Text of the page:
Beat Thin Plastic Pollution, Beat Plastic Bottle Pollution Too!
Posted on 2019-09-17
Following a landmark ruling by the Supreme Court of Appeals in Malawi on 31 July 2019 in favour of government, the Ministry of Natural Resources, Energy and Mining through the Environmental Affairs Department started enforcing the ban immediately. The ruling means that production, distribution, importation and use of thin plastics (less than 60 microns) are illegal in Malawi.
As the country celebrates this victory in the fight against plastic pollution, government recognises that more needs to be done to significantly reduce the general plastic pollution. It is against this recognition that the Environmental Affairs Department is urging all its partners to desist from using single use plastic bottles for water and other refreshments’ dispersal during meetings and other events. In line with this call, the United Nations Development Programme (UNDP) in Malawi has already started working towards eliminating use of single use plastic (bottles) at their events.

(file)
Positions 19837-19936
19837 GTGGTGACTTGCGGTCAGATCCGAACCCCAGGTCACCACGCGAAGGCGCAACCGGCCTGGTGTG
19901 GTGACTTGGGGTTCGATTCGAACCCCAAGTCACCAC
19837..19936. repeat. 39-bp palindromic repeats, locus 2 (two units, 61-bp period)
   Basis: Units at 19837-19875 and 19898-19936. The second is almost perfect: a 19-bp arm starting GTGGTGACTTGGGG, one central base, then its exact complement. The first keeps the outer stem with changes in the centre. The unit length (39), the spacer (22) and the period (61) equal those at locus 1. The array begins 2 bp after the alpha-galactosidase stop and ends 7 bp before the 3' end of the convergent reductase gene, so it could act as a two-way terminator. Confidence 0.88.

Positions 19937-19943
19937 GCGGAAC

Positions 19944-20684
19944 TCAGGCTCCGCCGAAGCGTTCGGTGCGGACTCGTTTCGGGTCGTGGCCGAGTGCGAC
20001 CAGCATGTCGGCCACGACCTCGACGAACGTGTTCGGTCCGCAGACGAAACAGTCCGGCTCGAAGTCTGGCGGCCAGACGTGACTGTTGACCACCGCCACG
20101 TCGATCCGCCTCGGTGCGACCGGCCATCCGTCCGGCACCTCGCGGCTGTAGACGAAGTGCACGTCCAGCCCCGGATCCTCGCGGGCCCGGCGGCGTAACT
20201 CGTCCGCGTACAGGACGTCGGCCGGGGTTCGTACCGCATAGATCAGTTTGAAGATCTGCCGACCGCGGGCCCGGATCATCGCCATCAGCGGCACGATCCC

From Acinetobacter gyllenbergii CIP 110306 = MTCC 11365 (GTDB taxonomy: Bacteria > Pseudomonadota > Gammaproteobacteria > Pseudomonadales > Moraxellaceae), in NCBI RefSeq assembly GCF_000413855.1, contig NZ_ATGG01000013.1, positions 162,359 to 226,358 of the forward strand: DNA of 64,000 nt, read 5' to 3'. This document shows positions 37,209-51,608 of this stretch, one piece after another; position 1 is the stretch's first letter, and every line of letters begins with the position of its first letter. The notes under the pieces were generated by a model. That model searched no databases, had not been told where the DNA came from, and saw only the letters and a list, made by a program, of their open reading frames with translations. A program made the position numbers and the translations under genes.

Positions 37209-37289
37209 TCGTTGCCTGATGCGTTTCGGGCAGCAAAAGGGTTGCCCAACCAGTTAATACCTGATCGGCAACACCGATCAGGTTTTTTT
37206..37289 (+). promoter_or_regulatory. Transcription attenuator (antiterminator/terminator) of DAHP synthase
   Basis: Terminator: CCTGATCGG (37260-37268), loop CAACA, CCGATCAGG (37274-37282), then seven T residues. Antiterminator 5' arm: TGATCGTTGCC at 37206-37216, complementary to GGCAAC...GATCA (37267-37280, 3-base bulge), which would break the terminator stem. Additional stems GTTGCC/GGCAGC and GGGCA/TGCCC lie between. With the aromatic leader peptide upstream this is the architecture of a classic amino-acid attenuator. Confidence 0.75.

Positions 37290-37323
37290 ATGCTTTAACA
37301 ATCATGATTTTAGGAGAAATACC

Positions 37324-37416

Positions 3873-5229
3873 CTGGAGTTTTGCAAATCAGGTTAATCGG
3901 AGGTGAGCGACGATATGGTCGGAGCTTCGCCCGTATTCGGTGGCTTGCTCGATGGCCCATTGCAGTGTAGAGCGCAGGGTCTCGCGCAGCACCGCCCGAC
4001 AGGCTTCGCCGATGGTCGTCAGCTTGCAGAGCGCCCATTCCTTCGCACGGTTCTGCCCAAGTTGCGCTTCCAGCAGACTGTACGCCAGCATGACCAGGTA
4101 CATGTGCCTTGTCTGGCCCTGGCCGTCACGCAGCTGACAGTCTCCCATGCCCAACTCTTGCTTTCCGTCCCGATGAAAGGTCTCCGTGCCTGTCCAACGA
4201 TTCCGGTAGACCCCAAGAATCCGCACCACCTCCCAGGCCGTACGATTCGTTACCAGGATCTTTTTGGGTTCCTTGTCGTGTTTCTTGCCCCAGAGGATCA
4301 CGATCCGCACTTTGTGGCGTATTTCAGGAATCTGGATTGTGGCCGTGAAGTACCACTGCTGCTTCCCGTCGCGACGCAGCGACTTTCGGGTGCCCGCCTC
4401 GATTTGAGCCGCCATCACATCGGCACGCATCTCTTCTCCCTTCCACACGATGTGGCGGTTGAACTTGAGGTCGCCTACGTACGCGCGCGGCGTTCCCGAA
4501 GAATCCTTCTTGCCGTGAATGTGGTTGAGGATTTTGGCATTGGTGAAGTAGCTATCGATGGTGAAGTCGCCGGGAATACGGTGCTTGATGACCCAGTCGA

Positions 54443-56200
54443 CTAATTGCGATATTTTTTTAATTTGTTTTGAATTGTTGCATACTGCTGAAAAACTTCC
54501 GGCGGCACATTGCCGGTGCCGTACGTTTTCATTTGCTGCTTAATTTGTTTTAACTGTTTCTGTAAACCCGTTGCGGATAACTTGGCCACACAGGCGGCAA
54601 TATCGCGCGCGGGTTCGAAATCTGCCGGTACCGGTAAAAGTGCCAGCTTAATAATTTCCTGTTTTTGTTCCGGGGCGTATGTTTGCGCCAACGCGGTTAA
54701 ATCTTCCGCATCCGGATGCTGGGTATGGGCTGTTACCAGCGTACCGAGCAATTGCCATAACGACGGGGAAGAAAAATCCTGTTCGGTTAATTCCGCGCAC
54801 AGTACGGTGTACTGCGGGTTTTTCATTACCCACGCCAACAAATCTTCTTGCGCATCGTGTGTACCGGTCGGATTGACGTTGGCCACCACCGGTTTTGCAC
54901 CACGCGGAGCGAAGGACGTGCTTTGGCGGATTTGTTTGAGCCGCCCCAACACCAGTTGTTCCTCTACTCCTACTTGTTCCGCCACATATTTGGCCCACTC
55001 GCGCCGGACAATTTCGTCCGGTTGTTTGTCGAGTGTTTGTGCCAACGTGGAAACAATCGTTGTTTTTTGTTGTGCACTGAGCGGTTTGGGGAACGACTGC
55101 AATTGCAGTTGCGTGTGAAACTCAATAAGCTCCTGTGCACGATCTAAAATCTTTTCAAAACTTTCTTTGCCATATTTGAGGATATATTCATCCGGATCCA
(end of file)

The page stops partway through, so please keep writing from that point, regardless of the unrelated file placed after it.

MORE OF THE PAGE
In a circular issued on 12 September, 2019 by the UNDP to its partners, the UN Resident Representative Mr. Shigeki Komatsubara “requests all esteemed service providers and partners to avoid using single-use…plastics at UNDP organised or funded events and wishes to encourage them to develop innovative and effective solutions to replace these amenities with “greener” or environmentally friendly alternatives.
The use of alternatives such as the refillable glass bottles, water dispensers is a positive direction towards reducing the organisations’ environmental foot print and contributing to the country’s sustainable development. It is pleasing to note that some hospitality establishments such as the Ryalls Hotel in Blantyre and the Grand Palace Hotel in Mzuzu are greening their operations by providing water using greener alternatives.
For more information on how the continued use of plastic bottles is killing our earth, click here.